Read between the lines to find the tax hike

Many Californians will be torn in May. They can vote for a ballot measure that forces Sacramento to control state spending. Or they can vote against it and reduce their future taxes.

Control spending or reduce taxes? Reads like a non sequitur. Do both, conservatives would say. Do neither, liberals would respond.

Nobody gets everything they want on taxes and spending. That’s why there was a compromise haggled out in the Capitol to keep Sacramento from drowning in red ink.

Democrats wanted permanent tax increases. Republicans insisted that they be temporary. Really, the GOP didn’t want any tax hike unless there also was a spending cap. Democrats detested a spending cap. But they needed tax hikes to save education and welfare programs. Republicans could block the necessary two-thirds majority vote.


So negotiators cut a deal: Higher taxes on sales, income and vehicles would last two years without a spending cap. If the spending cap -- Proposition 1-A -- were approved in a May 19 special election, the sales tax would be extended another year and the income and vehicle taxes two more.

“When I read that, I thought I was dyslexic or something,” recalls highway construction lobbyist Dave Ackerman, a veteran of many ballot measure campaigns. “I had to read it three times. ‘Wait a minute! If I vote yes, I’m voting to extend these taxes? If I vote no, I’m voting to cut them?’

“I thought, ‘This isn’t the way you want this thing framed. That’s screwy.’ ”

That’s compromise -- behind closed doors and without public input.

It was also a strategic move by Republicans. They thought it might discourage public employee unions from spending millions against Prop. 1-A. After all, they’d want the tax increases, even if they abhor a spending cap.

Gov. Arnold Schwarzenegger and legislative leaders provided an extra sweetener for the powerful California Teachers Assn. Budget cuts have cost K-12 schools and community colleges $9.3 billion. Under Prop. 1-A, that money would be repaid from a “rainy-day” reserve starting in 2011.

That was enough incentive for the CTA not to oppose the spending cap. The union hasn’t decided whether to help finance the campaign.

Other public employee unions, however, didn’t get a sweetener, and some are expected to oppose Prop. 1-A. One is the American Federation of State, County and Municipal Employees.


“It locks in state spending at unrealistic levels where the cuts are today and makes it impossible to address problems when the economy improves,” says Willie Peloti, chief lobbyist for the union. “How could anyone in the Legislature, in good conscience, make such a decision? It was intellectually dishonest.”

Under Prop. 1-A, spending growth would be capped at a percentage based on the previous 10-year revenue trend. Any excess revenue would be stored in the rainy-day fund. It could be dipped into to finance current services, but not to increase spending beyond inflation and population growth.

Starting in 2011, 3% of general fund revenue would be placed in the reserve each year. But half of that, if Prop. 1-B also passes, would be sent to schools. After the kitty reached 12.5% of the general fund, withdrawals could be made to pay off debt or finance one-time infrastructure projects.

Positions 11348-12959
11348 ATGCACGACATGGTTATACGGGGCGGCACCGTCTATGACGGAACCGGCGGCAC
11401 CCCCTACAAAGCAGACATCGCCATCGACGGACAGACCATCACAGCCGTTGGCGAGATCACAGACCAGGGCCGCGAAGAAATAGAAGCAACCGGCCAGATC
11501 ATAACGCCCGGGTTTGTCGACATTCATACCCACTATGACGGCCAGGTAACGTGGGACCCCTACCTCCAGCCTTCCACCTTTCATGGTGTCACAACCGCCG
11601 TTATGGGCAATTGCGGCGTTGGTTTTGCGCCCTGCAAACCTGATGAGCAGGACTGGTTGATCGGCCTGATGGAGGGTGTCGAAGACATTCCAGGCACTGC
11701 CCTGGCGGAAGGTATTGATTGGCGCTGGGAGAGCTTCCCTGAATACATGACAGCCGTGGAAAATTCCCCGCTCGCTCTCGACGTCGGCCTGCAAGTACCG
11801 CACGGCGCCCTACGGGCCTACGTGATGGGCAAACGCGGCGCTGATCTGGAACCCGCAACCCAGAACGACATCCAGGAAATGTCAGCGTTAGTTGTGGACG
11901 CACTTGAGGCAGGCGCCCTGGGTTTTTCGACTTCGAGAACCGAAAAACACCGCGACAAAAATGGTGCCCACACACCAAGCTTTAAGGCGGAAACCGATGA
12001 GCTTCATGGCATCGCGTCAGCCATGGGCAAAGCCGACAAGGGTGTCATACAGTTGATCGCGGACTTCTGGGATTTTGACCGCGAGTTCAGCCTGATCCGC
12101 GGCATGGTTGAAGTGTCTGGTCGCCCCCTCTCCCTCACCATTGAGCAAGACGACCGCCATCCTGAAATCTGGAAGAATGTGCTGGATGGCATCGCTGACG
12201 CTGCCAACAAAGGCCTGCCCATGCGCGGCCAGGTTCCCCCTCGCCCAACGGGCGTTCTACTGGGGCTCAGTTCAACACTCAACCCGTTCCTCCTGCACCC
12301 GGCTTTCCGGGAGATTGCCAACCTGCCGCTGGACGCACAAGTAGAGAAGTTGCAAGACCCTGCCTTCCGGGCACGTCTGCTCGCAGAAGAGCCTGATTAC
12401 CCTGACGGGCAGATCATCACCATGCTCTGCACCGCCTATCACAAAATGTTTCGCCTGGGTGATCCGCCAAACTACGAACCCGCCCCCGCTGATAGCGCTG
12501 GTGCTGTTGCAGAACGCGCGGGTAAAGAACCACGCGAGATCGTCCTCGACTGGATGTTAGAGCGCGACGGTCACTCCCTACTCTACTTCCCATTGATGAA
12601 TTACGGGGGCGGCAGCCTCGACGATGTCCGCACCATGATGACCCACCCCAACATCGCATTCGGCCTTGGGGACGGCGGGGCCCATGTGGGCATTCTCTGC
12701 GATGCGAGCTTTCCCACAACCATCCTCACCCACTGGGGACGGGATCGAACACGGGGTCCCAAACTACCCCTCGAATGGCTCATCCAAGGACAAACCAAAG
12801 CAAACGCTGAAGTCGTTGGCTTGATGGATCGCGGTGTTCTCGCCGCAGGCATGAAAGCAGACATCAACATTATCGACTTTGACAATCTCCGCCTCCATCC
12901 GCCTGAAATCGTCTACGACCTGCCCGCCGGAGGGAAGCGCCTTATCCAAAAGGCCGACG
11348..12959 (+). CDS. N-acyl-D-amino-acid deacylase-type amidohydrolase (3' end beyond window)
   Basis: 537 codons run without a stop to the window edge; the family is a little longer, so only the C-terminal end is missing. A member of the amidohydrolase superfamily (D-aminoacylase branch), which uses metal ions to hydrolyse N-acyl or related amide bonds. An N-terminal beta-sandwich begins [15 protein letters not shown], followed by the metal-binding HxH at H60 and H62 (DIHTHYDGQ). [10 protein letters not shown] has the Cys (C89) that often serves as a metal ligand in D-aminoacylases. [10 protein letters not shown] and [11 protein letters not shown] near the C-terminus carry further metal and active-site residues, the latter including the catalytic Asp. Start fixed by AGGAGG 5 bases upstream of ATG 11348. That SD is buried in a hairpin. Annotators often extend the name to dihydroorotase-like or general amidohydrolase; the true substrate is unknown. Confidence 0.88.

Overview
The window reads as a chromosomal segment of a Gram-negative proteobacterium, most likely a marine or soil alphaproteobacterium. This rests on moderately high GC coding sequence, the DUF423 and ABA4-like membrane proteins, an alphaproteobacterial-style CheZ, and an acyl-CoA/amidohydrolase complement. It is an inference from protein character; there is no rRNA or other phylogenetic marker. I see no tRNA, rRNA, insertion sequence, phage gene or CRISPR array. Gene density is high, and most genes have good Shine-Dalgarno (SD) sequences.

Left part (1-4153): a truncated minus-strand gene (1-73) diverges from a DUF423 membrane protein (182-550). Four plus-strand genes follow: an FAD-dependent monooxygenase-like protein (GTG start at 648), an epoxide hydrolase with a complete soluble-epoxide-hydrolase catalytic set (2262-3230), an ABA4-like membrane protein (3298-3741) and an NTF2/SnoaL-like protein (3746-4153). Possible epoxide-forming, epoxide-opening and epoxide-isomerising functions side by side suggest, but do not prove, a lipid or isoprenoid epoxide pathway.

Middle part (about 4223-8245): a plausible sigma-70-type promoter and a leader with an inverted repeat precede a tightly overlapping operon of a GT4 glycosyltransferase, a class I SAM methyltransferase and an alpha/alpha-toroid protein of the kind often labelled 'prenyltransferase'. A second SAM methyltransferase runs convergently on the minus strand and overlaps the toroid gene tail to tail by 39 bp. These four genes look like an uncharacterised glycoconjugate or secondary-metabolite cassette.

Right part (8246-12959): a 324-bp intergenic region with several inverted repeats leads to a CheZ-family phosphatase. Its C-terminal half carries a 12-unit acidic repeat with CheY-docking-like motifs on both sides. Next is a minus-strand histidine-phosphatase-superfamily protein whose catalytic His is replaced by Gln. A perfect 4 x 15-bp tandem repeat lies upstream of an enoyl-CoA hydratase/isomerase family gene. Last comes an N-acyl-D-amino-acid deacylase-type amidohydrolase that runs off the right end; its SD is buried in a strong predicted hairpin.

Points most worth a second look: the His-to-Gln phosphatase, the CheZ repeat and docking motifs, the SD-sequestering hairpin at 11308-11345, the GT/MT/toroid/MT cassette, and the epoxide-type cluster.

Schwarzenegger warns that if voters don’t pass the six-prop budget “reform” package, “we will lose billions and billions of dollars and we will have to take more money from education, more money from law enforcement . . . healthcare . . . “


The current budget system is “disastrous,” he told a campaign photo-op last week in Fresno. “We spend all the money when the economy is good . . . and then when we have a downturn . . . we don’t have enough money [and] all of a sudden everyone talks about increasing taxes.”

The measure has generated a strange alliance between the conservative Howard Jarvis Taxpayers Assn. and the liberal Health Access California. The Jarvis group adamantly opposes the tax hikes. The healthcare lobby hates the spending cap, contending it can’t possible keep up with medical inflation. So they have a mutual interest in killing 1-A.

They’ve jointly sued, demanding changes in the ballot language. They claim -- with some justification -- that it’s “misleading” and “advocacy language.”

The Legislature was allowed to write the language because it placed the measure on the ballot. The attorney general would have penned it if the measure had been a citizens’ initiative. One more needed reform: The AG should write the ballot language for every proposition regardless of its origin.


The preliminary Prop 1-A wording refers only vaguely to the fact that a “yes” vote would extend the tax hikes. The lone mention: “Higher state tax revenues of roughly $16 billion from 2010-11 through 2012-13.”

As we’ve seen in the past, often the coverup is worse than the crime. If it got around that the Capitol politicians were being sneaky and trying to hide a tax hike from the electorate, it probably wouldn’t sit well. They’re already mistrusted.

Prop. 1-A strategists are in a tough spot. A new Field Poll on Tuesday showed how vulnerable the measure is on taxes. Initially, 57% of likely voters said they supported 1-A. But when told that the measure extends the tax increases, support dropped to 34%.

Conservatives, however, may want to look at Prop. 1-A this way: It could well be their last chance in the foreseeable future to impose spending controls on Sacramento.


Liberals who loathe a spending cap must weigh whether they really want to surrender two years worth of tax hikes.

It’s basic compromise.